TALLAHASSEE, Florida (Reuters) - Tropical Storm Fay made a record fourth landfall in Florida on Saturday and pummeled the state’s northern panhandle with heavy rainfall as it prepared to cross into southern Alabama.
The storm killed 11 people as it crisscrossed Florida for the past week, state emergency management officials said.
Fay never reached hurricane strength as it advanced across the Caribbean, but it killed more than 50 people before reaching Florida, mostly in Haiti where a crowded bus was swept away by a rain-swollen river.
Forecasters expect the storm to leave Florida early on Sunday, but they dropped tropical storm warnings and watches west of the Alabama-Mississippi border. Earlier watches included New Orleans, which took the brunt of Hurricane Katrina in 2005.
Fay, the sixth storm of what experts predict will be a busy Atlantic hurricane season, will weaken as it continues westward over the next 24 hours, the U.S. National Hurricane Center predicted.
Up to 12 inches of rain can be expected over the next two days in the Florida Panhandle, southern and central portions of Alabama and Mississippi, southwestern Georgia and eastern Louisiana, the weather center said.
At 5 p.m. (2100 GMT) on Saturday, the center of the storm was about 55 miles east of Pensacola at the western end of the Florida Panhandle, it said.
Fay was moving west at 7 miles per hour (11 kph) and packing sustained winds of 45 mph (75 kph), the center said.
The storm returned briefly to the Gulf of Mexico but turned inland early on Saturday, making landfall for a fourth time.
The storm dumped more than 20 inches of rain in places, including Port Canaveral, home of the U.S. space shuttle fleet. High water made it difficult for rescue workers to reach some storm victims until floodwaters subsided.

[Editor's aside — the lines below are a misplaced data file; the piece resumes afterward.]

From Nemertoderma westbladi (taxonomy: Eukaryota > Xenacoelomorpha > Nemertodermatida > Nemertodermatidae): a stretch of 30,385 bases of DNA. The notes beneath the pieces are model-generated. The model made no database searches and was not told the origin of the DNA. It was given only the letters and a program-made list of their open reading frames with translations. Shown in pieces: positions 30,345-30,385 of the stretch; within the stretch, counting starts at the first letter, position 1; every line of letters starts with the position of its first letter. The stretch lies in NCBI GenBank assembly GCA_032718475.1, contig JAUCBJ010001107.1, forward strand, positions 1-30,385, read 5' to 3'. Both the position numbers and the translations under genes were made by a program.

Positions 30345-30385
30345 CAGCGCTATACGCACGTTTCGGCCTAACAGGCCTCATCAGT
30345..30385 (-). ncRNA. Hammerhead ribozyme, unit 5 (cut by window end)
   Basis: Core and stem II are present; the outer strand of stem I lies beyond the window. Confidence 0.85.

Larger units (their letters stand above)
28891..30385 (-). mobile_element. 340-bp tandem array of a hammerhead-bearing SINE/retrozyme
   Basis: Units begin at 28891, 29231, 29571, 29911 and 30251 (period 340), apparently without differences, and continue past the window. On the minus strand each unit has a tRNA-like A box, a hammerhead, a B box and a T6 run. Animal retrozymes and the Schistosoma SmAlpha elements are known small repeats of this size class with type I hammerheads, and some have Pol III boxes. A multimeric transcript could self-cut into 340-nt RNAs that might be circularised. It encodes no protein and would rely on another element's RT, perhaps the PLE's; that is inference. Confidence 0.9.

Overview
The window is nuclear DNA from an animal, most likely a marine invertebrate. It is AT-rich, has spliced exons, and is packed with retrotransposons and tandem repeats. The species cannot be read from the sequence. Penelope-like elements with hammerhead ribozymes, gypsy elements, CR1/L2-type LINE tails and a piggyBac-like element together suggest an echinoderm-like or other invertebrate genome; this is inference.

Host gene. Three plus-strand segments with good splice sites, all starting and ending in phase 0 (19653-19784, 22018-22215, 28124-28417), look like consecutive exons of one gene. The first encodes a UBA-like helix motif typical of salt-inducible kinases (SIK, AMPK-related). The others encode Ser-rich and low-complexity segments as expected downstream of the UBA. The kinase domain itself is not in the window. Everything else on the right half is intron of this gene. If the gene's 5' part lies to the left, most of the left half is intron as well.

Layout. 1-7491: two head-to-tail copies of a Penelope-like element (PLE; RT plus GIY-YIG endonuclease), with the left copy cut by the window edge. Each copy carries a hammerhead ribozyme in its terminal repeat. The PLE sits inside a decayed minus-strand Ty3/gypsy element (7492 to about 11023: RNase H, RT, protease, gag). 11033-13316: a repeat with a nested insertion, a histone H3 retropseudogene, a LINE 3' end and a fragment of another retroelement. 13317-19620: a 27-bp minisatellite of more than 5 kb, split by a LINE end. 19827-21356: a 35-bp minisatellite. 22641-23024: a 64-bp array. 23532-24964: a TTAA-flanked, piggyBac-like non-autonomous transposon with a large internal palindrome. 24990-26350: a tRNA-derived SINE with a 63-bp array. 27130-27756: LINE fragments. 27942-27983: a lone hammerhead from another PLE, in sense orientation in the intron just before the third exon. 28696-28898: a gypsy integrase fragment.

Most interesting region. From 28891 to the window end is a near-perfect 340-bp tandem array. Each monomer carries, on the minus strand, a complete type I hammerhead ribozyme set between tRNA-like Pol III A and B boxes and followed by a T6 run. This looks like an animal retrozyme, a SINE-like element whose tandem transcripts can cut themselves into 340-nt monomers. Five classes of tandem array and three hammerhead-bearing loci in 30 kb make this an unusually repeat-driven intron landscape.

The deaths in Florida included an electrical worker who was killed in Tallahassee on Friday afternoon while trying to restore power to residents, and two women who drowned in heavy surf on Thursday in separate incidents along beaches off the state’s Atlantic coast, authorities said.
The other deaths occurred in traffic accidents and an incident in which a man died of carbon monoxide poisoning while testing two power generators.
On Friday, Florida Gov. Charlie Crist requested major federal disaster aid for counties along Florida’s east coast. The request would allow FEMA to make payments to individual homeowners, businesses and local governments.
Cleanup efforts have begun farther south in the Florida Keys and southwest Florida where the storm first made landfall last week.
“A lot of us certainly are suffering from Fay fatigue, but we’ve got to stay focused,” Crist told reporters on Friday.
The state has also asked the U.S. Labor Department for $20 million for humanitarian aid, temporary employment and grants of up to $5,000 to help businesses get back on their feet.
Editing by Anthony Boadle